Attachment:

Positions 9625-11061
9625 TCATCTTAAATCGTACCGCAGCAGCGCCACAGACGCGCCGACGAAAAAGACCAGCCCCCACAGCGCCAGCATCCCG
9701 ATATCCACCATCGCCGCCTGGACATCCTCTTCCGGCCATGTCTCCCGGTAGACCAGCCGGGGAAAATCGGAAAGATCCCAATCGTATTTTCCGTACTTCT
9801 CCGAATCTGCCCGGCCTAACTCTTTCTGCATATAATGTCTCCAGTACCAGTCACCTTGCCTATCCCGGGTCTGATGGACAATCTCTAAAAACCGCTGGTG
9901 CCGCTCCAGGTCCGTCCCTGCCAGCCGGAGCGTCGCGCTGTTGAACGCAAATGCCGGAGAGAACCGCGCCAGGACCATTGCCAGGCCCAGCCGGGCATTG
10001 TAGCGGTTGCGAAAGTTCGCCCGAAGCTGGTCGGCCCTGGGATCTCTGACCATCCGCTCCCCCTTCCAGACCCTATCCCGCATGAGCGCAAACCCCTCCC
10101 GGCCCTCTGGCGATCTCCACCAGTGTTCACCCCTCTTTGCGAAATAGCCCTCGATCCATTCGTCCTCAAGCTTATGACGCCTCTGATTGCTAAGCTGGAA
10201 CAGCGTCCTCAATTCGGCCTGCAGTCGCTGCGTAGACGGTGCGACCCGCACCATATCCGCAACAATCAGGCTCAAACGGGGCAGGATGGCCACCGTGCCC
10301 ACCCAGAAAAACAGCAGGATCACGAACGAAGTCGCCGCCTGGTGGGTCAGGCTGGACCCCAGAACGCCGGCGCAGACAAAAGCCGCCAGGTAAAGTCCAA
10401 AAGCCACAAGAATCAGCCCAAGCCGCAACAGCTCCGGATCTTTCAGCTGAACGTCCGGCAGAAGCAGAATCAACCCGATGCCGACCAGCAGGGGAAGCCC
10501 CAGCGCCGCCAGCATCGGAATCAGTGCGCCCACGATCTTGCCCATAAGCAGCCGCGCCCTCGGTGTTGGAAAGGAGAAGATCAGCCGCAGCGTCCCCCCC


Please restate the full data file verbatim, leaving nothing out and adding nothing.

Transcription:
Positions 9625-11061
9625 TCATCTTAAATCGTACCGCAGCAGCGCCACAGACGCGCCGACGAAAAAGACCAGCCCCCACAGCGCCAGCATCCCG
9701 ATATCCACCATCGCCGCCTGGACATCCTCTTCCGGCCATGTCTCCCGGTAGACCAGCCGGGGAAAATCGGAAAGATCCCAATCGTATTTTCCGTACTTCT
9801 CCGAATCTGCCCGGCCTAACTCTTTCTGCATATAATGTCTCCAGTACCAGTCACCTTGCCTATCCCGGGTCTGATGGACAATCTCTAAAAACCGCTGGTG
9901 CCGCTCCAGGTCCGTCCCTGCCAGCCGGAGCGTCGCGCTGTTGAACGCAAATGCCGGAGAGAACCGCGCCAGGACCATTGCCAGGCCCAGCCGGGCATTG
10001 TAGCGGTTGCGAAAGTTCGCCCGAAGCTGGTCGGCCCTGGGATCTCTGACCATCCGCTCCCCCTTCCAGACCCTATCCCGCATGAGCGCAAACCCCTCCC
10101 GGCCCTCTGGCGATCTCCACCAGTGTTCACCCCTCTTTGCGAAATAGCCCTCGATCCATTCGTCCTCAAGCTTATGACGCCTCTGATTGCTAAGCTGGAA
10201 CAGCGTCCTCAATTCGGCCTGCAGTCGCTGCGTAGACGGTGCGACCCGCACCATATCCGCAACAATCAGGCTCAAACGGGGCAGGATGGCCACCGTGCCC
10301 ACCCAGAAAAACAGCAGGATCACGAACGAAGTCGCCGCCTGGTGGGTCAGGCTGGACCCCAGAACGCCGGCGCAGACAAAAGCCGCCAGGTAAAGTCCAA
10401 AAGCCACAAGAATCAGCCCAAGCCGCAACAGCTCCGGATCTTTCAGCTGAACGTCCGGCAGAAGCAGAATCAACCCGATGCCGACCAGCAGGGGAAGCCC
10501 CAGCGCCGCCAGCATCGGAATCAGTGCGCCCACGATCTTGCCCATAAGCAGCCGCGCCCTCGGTGTTGGAAAGGAGAAGATCAGCCGCAGCGTCCCCCCC